All the fears of our age seem to have found shelter in one word: precaution. Yet the conceptual underpinnings of the notion of precaution are extremely fragile.
Let us recall the definition of the precautionary principle formulated in the Maastricht treaty:
The absence of certainties, given the current state of scientific and technological knowledge, must not delay the adoption of effective and proportionate preventive measures aimed at forestalling a risk of grave and irreversible damage to the environment at an economically acceptable cost.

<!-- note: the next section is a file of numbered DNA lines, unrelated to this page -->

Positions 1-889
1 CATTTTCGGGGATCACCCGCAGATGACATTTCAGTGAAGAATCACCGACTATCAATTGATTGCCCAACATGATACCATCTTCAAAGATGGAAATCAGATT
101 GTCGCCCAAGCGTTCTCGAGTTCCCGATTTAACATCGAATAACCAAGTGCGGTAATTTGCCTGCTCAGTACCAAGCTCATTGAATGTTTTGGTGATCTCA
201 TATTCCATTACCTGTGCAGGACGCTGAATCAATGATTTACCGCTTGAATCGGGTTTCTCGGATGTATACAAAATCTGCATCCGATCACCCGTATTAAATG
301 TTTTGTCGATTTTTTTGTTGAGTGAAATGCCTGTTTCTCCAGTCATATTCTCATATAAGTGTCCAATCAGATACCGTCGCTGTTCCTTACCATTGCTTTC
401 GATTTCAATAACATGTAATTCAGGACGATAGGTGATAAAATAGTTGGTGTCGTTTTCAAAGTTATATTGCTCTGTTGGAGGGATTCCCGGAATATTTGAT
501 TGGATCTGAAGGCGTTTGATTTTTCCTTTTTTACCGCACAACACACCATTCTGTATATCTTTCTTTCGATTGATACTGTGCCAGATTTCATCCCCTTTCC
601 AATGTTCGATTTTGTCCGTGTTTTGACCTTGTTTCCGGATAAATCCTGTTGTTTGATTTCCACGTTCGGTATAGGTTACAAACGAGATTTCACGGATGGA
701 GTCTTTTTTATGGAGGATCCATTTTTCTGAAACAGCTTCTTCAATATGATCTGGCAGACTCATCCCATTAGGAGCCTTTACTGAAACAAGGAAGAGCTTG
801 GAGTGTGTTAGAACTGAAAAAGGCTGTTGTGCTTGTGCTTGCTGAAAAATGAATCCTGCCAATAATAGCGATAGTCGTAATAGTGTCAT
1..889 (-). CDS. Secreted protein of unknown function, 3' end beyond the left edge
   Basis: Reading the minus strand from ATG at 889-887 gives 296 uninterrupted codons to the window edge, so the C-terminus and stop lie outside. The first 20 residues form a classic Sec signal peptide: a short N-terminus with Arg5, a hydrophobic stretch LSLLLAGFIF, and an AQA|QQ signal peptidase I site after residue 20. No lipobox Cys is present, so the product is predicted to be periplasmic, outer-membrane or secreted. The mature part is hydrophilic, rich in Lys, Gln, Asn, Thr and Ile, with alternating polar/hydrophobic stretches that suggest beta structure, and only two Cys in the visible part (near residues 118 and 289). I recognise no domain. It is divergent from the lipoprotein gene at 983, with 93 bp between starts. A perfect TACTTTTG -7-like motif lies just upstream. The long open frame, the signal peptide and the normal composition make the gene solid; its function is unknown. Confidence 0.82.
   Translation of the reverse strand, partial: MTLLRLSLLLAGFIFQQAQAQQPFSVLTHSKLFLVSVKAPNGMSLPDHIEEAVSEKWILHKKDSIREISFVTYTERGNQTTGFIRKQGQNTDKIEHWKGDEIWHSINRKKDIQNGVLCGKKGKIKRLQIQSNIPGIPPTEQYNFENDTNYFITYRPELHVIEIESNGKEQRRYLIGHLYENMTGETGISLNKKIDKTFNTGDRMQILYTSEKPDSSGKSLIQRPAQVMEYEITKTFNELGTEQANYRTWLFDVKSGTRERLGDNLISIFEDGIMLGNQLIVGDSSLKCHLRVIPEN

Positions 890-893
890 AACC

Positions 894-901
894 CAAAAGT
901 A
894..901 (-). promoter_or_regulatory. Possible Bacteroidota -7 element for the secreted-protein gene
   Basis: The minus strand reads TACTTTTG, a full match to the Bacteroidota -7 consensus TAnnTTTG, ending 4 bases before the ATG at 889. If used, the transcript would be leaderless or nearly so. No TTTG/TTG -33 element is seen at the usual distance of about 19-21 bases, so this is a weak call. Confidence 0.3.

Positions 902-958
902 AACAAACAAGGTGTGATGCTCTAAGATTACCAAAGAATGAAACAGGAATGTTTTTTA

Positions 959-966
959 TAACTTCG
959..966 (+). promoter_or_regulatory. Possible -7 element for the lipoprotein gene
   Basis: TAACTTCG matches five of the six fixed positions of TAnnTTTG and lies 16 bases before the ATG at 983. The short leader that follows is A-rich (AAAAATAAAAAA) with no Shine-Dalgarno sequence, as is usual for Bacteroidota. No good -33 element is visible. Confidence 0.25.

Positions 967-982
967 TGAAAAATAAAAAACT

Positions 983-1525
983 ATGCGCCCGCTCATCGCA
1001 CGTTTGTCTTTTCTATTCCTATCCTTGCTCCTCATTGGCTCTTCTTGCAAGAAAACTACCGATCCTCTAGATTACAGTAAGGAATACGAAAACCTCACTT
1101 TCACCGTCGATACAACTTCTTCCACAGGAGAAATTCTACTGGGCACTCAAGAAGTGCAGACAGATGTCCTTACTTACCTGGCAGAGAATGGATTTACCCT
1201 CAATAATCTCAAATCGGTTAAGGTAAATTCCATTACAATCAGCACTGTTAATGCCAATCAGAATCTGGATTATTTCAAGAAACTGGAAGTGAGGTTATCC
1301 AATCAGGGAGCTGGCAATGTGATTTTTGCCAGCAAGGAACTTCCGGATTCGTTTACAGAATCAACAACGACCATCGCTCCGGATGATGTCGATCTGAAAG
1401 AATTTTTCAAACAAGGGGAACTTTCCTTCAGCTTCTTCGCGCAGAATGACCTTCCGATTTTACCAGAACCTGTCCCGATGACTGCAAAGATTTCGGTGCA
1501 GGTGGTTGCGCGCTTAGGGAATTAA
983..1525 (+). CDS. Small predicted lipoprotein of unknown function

A first serious deficiency which hamstrings the notion of precaution is that it does not properly gauge the type of uncertainty with which we are confronted at present. The very formulation of the precautionary principle makes it clear that it places itself from the outset within the framework of epistemic uncertainty, i.e. a form of uncertainty that resides in the mind of the knowing subject rather than in the objective properties of the outside world. The presupposition is that we know we are in a situation of uncertainty. It is an axiom of epistemic logic that if I do not know p, then I know that I do not know p. Yet, as soon as we depart from this framework, we must entertain the possibility that we do not know that we do not know something. In cases where the uncertainty is such that it entails that the uncertainty ...